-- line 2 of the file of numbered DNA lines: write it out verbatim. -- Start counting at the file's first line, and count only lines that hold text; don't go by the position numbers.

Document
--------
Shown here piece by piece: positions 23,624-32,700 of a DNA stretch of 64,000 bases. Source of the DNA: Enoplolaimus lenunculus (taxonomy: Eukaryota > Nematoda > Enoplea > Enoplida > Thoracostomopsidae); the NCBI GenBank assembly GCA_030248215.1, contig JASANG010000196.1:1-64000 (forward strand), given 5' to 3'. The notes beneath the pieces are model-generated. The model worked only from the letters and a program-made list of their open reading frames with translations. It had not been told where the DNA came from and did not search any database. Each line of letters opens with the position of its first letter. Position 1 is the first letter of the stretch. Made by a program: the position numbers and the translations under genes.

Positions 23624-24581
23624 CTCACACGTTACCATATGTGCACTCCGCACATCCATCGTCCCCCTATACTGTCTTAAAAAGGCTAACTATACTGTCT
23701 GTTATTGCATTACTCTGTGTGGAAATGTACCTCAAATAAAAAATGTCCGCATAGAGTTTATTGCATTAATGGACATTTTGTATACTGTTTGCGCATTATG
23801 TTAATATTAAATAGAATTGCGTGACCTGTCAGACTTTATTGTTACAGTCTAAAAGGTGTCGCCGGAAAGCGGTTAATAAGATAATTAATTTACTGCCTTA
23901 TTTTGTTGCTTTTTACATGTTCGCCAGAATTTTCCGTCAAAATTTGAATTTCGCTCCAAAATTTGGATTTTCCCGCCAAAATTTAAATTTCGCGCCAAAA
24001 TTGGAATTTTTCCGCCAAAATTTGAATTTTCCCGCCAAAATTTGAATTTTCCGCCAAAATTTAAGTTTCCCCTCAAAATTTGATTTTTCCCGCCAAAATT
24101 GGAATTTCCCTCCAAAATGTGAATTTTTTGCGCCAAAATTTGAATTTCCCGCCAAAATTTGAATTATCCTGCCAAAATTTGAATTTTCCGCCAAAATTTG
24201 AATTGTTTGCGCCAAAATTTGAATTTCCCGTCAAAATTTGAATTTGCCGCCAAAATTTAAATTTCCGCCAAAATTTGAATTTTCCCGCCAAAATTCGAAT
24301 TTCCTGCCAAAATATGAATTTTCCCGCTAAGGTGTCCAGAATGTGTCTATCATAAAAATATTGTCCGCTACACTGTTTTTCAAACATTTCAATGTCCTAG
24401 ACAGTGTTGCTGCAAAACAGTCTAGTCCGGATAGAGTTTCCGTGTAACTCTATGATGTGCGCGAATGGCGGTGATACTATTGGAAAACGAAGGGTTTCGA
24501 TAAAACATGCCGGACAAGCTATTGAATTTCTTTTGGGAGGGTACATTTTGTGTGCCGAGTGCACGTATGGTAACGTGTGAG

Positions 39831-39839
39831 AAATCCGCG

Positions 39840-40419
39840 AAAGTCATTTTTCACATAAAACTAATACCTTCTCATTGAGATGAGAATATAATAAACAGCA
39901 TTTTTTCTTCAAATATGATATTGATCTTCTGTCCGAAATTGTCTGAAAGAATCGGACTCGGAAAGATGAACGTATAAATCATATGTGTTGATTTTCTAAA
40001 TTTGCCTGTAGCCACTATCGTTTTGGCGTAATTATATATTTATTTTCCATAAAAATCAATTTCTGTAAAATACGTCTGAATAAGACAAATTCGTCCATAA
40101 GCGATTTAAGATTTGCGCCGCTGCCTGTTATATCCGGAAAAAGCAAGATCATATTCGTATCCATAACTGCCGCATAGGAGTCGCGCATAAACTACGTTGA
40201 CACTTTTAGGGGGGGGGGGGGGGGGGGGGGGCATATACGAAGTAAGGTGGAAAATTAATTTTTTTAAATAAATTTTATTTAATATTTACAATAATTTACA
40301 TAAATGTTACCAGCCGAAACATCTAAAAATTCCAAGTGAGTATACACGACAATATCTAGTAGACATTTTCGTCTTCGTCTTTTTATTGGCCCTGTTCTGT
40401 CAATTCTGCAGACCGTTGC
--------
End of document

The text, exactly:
Positions 23624-24581